The Slits were a British post-punk band formed in London in 1976 by members of the groups The Flowers of Romance and The Castrators. The group's early line-up consisted of Ari Up (Ariane Forster) and Palmolive (a.k.a. Paloma Romero, who played briefly with Spizzenergi and later left to join The Raincoats), with Viv Albertine and Tessa Pollitt replacing founding members Kate Korus and Suzy Gutsy. Their 1979 debut album, Cut, has been called one of the defining releases of the post-punk era.
A reformed lineup of the Slits perform in November 2006
|Genres||Post-punk, dub, punk rock, experimental rock|
|Years active||1976–1982, 2005–2010|
|Labels||Island, Y, CBS, Narnack|
|Associated acts||The Pop Group, Dennis Bovell, New Age Steppers|
|Past members||Ari Up|
The group supported The Clash on their 1977 White Riot tour along with Buzzcocks, The Prefects and Subway Sect. Club performances of The Slits during this period are included in The Punk Rock Movie (1978). In November 1978, The Slits toured with The Clash again on the "Sort it Out Tour" and were joined by The Innocents who opened the shows. Joe Strummer said the group would be "great" with intense gigging.
Captured on a Peel Session, the Slits' originally raw and raucous live sound was cleaned up and polished by the time of their debut album, and over time their style began to draw heavily from reggae, dub and world music. Their Dennis Bovell-produced debut album Cut was released in September 1979 on Island Records, with Neneh Cherry joining as additional vocalist. The album's sleeve art depicted the band naked, except for mud and loincloths. Palmolive left the band around this time: it is often claimed that this was partly because she did not like this artwork, including by Palmolive herself, but according to Viv Albertine Palmolive had been asked to leave the band before that, and does not appear on the record. She was replaced by the drummer Budgie (Peter Clarke), formerly of The Spitfire Boys and later of Siouxsie and the Banshees.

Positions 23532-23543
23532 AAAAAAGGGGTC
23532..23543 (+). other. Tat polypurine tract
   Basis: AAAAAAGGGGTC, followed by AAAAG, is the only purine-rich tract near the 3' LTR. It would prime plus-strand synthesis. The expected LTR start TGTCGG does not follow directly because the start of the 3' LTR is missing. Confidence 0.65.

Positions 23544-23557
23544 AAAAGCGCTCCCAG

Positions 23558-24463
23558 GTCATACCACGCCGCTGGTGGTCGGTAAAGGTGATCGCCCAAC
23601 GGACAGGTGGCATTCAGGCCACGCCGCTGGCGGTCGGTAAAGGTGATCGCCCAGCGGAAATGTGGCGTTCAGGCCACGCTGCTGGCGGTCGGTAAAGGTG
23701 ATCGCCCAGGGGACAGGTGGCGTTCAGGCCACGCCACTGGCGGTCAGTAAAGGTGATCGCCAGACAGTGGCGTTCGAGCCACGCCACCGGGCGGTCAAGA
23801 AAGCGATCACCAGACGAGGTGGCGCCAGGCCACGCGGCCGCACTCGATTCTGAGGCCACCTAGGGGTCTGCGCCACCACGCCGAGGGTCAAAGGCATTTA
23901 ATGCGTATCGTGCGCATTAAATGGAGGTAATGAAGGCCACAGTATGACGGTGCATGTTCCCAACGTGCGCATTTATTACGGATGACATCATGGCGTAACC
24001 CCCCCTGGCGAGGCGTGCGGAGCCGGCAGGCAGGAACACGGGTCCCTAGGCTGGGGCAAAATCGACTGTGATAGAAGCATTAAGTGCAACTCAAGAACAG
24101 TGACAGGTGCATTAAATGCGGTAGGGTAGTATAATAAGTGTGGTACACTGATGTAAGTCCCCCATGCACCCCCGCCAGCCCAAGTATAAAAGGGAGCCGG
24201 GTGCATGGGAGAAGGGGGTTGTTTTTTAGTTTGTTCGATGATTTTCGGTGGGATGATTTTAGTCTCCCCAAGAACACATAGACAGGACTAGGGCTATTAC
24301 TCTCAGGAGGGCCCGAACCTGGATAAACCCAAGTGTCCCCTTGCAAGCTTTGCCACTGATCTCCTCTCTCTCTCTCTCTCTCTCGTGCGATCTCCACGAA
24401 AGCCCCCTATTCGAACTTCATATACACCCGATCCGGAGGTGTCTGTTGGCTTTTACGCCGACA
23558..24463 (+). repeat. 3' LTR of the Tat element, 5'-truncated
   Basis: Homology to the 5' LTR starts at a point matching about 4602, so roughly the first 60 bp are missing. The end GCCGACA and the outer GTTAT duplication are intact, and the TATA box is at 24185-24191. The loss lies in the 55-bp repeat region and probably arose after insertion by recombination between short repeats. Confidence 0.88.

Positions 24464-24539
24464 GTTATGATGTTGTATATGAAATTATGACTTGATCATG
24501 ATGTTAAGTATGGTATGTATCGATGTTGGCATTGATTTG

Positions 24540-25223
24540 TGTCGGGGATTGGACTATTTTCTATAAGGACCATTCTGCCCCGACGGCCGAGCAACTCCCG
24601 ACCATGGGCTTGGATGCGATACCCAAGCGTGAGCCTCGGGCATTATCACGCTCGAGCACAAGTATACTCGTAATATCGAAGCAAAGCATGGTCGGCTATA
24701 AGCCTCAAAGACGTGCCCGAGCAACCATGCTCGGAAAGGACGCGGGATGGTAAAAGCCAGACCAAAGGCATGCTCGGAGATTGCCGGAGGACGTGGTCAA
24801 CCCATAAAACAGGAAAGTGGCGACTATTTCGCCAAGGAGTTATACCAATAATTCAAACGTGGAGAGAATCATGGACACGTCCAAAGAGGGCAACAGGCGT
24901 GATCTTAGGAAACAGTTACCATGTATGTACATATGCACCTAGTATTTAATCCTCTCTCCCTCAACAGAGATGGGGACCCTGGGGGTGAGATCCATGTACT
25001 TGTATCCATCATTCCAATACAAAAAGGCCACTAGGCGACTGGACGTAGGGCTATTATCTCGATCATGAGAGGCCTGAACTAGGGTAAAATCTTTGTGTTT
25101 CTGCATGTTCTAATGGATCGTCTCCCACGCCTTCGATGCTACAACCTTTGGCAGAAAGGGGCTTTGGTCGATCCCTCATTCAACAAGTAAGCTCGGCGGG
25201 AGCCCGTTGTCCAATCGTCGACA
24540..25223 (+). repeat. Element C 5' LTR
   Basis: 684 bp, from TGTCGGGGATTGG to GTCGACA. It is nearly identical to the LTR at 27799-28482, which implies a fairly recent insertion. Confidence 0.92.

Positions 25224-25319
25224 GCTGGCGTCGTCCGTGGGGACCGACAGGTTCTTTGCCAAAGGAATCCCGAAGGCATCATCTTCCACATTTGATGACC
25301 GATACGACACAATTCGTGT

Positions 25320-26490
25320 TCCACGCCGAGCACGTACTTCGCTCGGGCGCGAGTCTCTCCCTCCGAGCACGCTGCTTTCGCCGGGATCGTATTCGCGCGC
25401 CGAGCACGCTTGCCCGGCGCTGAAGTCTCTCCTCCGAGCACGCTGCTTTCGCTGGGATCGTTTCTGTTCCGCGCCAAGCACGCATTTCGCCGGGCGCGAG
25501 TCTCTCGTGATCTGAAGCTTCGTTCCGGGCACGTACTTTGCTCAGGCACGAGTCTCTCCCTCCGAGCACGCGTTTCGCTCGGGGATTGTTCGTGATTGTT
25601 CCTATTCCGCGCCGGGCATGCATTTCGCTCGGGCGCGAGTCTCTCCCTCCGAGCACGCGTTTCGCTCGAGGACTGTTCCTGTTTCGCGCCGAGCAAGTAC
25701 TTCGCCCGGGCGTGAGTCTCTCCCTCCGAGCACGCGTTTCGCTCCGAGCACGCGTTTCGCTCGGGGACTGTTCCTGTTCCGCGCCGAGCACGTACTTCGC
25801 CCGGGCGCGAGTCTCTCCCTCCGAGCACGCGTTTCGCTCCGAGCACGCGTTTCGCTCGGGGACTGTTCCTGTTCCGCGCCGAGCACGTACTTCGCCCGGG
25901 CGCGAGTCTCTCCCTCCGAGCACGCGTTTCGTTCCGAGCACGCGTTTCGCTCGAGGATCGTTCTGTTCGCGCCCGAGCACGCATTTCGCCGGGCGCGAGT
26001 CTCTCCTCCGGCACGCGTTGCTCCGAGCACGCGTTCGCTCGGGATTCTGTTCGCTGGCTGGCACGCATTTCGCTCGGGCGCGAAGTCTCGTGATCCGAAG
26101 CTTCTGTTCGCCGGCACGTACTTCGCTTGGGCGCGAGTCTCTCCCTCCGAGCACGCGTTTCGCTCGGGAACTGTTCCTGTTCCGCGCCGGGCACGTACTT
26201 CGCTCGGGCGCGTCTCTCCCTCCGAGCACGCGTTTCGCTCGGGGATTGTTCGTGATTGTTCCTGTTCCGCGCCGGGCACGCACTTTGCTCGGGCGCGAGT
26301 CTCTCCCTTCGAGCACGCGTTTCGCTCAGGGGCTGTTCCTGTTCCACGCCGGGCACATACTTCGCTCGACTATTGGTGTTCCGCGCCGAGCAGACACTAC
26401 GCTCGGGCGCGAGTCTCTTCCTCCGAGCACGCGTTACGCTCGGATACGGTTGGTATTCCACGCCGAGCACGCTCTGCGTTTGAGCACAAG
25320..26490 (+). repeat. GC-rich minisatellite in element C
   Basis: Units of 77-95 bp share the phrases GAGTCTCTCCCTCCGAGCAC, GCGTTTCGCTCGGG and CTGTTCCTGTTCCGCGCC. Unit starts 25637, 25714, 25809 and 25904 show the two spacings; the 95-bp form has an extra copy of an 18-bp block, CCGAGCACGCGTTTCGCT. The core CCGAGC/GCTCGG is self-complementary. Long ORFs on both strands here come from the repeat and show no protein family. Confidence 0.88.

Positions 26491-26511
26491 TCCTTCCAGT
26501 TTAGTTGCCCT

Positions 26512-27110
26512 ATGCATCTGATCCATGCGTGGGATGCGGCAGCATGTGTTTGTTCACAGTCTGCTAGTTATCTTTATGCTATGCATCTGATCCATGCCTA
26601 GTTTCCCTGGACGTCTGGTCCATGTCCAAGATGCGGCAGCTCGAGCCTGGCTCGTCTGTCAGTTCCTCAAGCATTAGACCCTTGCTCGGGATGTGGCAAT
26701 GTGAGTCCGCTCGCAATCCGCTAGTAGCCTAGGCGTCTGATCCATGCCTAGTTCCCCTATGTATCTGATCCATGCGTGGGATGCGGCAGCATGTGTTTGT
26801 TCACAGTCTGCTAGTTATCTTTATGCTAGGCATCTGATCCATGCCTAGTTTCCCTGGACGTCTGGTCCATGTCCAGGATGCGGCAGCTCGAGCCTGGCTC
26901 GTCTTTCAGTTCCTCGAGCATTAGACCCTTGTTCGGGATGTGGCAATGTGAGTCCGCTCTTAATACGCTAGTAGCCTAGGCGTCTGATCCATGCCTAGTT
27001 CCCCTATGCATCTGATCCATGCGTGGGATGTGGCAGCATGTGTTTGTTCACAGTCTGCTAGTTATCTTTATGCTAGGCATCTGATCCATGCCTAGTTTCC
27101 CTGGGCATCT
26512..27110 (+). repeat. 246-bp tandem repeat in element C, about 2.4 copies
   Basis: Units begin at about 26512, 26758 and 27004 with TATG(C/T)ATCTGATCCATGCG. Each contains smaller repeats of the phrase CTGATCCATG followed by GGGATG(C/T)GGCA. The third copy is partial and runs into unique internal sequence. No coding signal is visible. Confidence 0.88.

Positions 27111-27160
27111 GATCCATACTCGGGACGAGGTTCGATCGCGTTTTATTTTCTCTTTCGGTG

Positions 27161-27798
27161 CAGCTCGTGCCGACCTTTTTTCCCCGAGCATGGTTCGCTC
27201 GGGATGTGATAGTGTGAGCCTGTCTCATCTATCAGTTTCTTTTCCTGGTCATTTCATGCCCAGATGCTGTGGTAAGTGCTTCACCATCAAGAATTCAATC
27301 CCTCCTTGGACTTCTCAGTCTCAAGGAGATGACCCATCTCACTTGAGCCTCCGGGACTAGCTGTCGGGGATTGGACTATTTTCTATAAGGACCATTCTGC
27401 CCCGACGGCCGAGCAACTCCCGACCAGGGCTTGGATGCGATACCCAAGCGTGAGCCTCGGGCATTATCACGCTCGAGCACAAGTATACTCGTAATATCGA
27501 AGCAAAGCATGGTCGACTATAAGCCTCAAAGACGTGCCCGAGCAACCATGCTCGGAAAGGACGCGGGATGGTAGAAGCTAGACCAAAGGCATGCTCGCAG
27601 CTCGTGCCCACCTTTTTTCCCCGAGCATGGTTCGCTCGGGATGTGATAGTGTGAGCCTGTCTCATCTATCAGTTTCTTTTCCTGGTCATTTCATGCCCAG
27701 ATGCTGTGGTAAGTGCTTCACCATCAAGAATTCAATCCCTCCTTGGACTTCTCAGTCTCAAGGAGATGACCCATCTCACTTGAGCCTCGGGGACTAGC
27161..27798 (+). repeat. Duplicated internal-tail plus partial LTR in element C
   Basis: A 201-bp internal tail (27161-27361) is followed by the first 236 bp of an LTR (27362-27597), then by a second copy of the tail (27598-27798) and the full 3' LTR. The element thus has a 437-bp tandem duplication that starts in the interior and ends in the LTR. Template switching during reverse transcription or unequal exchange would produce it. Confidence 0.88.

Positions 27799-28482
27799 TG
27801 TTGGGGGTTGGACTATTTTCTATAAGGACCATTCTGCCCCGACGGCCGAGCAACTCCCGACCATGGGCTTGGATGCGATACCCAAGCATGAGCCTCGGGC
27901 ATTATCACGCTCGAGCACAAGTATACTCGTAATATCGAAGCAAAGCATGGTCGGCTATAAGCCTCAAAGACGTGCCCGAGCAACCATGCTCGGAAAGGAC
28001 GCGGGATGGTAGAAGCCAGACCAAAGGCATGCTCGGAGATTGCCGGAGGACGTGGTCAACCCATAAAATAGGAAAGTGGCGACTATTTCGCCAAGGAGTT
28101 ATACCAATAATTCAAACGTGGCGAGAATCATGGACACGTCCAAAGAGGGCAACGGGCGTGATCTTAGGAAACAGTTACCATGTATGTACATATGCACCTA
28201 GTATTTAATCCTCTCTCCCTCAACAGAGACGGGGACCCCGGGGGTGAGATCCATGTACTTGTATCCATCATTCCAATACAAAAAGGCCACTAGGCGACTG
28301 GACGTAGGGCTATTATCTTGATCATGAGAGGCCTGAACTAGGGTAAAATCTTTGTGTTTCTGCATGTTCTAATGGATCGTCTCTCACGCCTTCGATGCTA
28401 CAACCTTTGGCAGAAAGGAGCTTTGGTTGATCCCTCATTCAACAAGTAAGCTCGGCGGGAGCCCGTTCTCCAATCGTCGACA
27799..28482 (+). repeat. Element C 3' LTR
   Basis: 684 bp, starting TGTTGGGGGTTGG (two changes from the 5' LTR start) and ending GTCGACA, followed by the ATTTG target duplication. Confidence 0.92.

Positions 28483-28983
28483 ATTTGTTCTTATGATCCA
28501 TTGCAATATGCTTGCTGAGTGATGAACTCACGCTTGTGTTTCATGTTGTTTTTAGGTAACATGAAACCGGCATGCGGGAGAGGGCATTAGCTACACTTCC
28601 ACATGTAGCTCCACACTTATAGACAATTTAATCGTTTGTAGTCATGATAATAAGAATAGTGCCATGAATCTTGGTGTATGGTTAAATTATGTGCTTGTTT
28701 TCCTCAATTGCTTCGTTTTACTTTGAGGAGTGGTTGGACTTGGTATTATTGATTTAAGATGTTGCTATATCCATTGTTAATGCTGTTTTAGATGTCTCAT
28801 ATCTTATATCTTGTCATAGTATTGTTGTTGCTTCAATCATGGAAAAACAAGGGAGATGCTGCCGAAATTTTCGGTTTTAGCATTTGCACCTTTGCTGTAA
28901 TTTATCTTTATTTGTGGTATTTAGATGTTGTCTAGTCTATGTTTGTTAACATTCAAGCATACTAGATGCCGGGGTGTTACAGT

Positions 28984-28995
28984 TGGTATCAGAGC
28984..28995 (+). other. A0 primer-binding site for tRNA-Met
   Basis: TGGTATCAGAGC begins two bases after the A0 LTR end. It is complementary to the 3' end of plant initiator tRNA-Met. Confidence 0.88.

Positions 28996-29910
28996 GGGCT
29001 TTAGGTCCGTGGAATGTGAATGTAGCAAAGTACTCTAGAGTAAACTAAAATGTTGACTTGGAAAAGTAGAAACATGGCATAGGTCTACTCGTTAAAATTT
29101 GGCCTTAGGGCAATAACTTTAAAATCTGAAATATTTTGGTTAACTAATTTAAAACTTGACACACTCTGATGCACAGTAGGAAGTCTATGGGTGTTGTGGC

The Slits' sound and attitude became increasingly experimental and avant-garde during the early 1980s, when they formed an alliance with Bristol post-punk band The Pop Group, sharing drummer Bruce Smith and releasing a joint single, "In the Beginning There Was Rhythm/Where There's a Will There's a Way" (Y Records). This was followed by a bizarre, uncommercial, untitled album of mostly homemade demo recordings, and a few more singles. The band toured widely and released another album, Return of the Giant Slits before breaking up in early 1982. Ari Up went on to be part of the New Age Steppers.